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experience comes from bad judgment.


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PostPosted: Mon Jan 21, 2013 10:12 am 
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When do we get to read part 2? The suspense is agonizing!


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PostPosted: Sat Jan 26, 2013 12:27 am 
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Chapter 2: It's okay to scream...

"It's okay to scream" the oldest of the three ski patrollers said after they aborted their attempt to splint my leg on the hill.

I had landed tip first, and at the time I just knew that things felt very wrong and that my leg was most definitely broken. I took a few ibuprofen from my first aid kit as I waited for ski-po to arrive, but I was really just looking for something productive to do while I waited for what I knew would be a long afternoon to start. Retrospectively I can say that in a motion that was a combination of twisting and folding, I could feel my shin stray from its normal anatomical alignment (aka "not broken") into some alternative configuration. It didn't start to hurt for a few seconds - but I still knew.

Since my leg had broken right above my boot (well at least some of the fractures were up there), their attempts to lift my leg effectively levered bone fragments into both each other and the surrounding soft tissue. In other words, it hurt more than any pain I had experienced in my life thus far (current tally = 6 bone breaking events, 10 bones broken). As I finished screaming as loud as I believe I ever have, they assured me that was okay. Which was good, because there was more to come.

They eventually got me onto a backboard (on my side) and then into the toboggan, and commenced sliding me slowly, face first, downhill. For the record, the toboggan ride wasn't as bad as I was expecting on the bump front. I then ended up in their (surprisingly well staffed) first aid hut. On staff were nurses, professional patrollers, and eventually and ER physician.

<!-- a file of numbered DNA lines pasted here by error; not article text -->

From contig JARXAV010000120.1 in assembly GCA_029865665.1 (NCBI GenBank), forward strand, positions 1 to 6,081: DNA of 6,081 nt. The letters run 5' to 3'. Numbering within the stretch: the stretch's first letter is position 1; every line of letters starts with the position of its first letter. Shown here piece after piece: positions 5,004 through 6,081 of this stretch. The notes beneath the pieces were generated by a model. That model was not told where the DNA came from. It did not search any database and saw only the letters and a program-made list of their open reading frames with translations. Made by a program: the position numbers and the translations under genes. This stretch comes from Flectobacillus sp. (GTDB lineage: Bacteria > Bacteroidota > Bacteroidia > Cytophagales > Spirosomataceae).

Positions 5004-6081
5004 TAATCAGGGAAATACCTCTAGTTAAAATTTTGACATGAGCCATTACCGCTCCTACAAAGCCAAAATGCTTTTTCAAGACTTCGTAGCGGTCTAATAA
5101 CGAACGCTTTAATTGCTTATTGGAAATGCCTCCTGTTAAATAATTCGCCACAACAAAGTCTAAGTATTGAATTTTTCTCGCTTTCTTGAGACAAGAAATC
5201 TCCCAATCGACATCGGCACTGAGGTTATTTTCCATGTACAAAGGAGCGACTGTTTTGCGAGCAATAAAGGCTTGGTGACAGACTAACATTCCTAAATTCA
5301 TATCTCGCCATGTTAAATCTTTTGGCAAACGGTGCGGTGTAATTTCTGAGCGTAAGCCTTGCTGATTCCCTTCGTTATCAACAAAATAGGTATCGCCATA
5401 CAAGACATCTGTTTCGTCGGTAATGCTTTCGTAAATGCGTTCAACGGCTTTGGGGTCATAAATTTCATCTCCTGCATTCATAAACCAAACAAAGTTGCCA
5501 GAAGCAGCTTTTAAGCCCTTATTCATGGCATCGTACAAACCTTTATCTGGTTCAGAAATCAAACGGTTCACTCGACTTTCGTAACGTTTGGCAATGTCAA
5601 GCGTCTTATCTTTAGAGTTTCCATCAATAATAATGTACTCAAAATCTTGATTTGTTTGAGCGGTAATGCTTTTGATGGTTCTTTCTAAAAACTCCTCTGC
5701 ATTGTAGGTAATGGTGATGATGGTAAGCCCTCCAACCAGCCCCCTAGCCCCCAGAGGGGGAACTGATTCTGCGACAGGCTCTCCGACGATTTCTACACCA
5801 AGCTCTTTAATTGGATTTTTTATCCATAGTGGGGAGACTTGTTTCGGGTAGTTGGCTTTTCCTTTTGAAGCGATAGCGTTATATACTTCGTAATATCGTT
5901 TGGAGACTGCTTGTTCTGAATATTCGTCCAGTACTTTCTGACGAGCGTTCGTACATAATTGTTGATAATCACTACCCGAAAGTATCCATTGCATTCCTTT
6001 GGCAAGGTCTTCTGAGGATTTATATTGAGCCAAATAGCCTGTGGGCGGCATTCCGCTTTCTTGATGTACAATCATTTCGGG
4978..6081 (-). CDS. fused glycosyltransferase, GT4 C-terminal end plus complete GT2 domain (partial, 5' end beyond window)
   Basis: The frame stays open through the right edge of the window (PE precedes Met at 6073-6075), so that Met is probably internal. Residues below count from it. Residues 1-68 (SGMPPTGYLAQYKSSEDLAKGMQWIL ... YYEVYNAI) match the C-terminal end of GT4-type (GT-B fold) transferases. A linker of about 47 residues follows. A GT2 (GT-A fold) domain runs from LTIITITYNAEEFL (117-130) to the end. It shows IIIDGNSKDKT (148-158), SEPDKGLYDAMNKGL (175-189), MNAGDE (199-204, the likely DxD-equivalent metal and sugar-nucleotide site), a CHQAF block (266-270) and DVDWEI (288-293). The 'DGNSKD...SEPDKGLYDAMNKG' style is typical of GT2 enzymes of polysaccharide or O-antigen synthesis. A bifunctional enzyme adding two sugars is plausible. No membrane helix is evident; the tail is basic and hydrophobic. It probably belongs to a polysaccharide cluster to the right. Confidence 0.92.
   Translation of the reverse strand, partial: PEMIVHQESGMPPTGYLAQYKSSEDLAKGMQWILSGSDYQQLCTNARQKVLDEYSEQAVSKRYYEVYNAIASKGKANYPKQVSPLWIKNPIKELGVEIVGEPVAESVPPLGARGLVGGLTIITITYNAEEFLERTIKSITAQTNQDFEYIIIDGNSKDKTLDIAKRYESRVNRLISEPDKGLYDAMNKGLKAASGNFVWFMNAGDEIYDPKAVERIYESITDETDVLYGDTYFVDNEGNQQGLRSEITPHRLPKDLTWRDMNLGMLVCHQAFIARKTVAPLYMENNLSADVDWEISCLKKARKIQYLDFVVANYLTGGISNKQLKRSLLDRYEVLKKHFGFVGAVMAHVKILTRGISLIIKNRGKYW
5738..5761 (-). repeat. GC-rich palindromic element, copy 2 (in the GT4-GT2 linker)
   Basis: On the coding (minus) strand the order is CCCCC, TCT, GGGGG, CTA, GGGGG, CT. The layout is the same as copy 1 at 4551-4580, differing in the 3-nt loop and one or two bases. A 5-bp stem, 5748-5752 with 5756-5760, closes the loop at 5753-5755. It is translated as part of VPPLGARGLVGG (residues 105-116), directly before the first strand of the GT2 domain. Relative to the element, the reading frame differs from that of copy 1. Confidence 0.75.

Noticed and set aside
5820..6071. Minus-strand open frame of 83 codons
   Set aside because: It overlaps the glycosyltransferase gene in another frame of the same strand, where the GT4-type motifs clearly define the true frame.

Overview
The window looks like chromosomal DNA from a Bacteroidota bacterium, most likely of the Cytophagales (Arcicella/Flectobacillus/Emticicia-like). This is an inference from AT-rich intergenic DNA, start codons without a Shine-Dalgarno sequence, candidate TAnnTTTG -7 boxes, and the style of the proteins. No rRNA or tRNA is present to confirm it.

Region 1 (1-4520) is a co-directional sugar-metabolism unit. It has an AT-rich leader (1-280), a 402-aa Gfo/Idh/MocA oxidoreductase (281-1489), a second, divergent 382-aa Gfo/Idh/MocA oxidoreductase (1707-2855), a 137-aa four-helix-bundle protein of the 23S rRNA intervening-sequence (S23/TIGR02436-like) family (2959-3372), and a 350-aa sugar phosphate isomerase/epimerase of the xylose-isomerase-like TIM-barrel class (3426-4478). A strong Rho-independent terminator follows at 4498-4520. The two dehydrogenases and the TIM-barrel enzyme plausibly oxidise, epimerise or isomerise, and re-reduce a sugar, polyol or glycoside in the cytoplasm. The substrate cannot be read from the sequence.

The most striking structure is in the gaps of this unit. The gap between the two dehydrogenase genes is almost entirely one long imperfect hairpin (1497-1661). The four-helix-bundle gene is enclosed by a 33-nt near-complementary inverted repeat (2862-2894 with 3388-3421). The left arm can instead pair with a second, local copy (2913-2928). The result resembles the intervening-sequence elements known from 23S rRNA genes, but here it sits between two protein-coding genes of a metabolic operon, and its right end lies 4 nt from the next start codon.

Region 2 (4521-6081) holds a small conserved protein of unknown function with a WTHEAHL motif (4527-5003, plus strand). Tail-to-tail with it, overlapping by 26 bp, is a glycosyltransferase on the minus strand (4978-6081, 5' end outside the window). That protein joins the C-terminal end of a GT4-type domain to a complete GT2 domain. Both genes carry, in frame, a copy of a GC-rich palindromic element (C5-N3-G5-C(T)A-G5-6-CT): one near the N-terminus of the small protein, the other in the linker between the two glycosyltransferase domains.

Well staffed it was, well organized it wasn't. I really just wanted some pain meds and a hospital. That was a while down the road. They attempted to start me on "entonox," which is literally nitrous oxide and oxygen. They asked me after several minutes if I could feel it working, and I told them it didn't do shit. This surprised them, so the looked to see that the canister they brought me was empty. They brought another out and started it.

For those who are familiar with nitrous, you may know it for its use as an illicit drug. You probably have not heard of it being used for its analgesic (painkilling) properties. This is because it has almost none. It effectively separated me from the world of reality, but left me with most of my (considerable) pain. When they asked me for my birthdate, it was as if I was surfacing from one strange nightmare directly into another. I do recall the ER doc getting there and wanting to expose the injury. As they were about to start cutting my pants off he said, "Stop, those are Arc'teryx! They're too expensive to cut off." Thanks bud.

Shortly thereafter, they took my boot off. I'm not aware which drugs I was or wasn't on at that point, but it didn't matter. It hurt. So much. From within however many layers of delirium I was enshrouded, I came cascading out into a state of full awareness when that hunk of green plastic separated from my mangled leg.

I never actually saw my leg before it got fixed, but apparently it was visibly displaced. The ER doc called around and found out that the nearest hospital with an orthopedic surgeon on call was Campbell River - about 45 minutes away.

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"There were people out there putting themselves in places they weren't supposed to be…and I knew right then that I wanted to be there too." -180 Degrees South


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PostPosted: Sat Jan 26, 2013 12:36 am 
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Chapter 3: Canadian hospitals aren't free

The ambulance ride went fast, as by that time I had been given some morphine and splinted. I was just glad to be warm and out of pain.

At the hospital, they signed me in and made a copy of my insurance card. But they also asked for my dad's Visa card. This will be important later.

I don't really remember the hours between my arrival and the surgery. The surgeon told me I had a bad break and they were going to fix it. I wasn't in a mood to disagree. I went into surgery at about 8PM, ~7 hours after my accident, and I'm told I got out around 10PM. I'll have to take their word for it.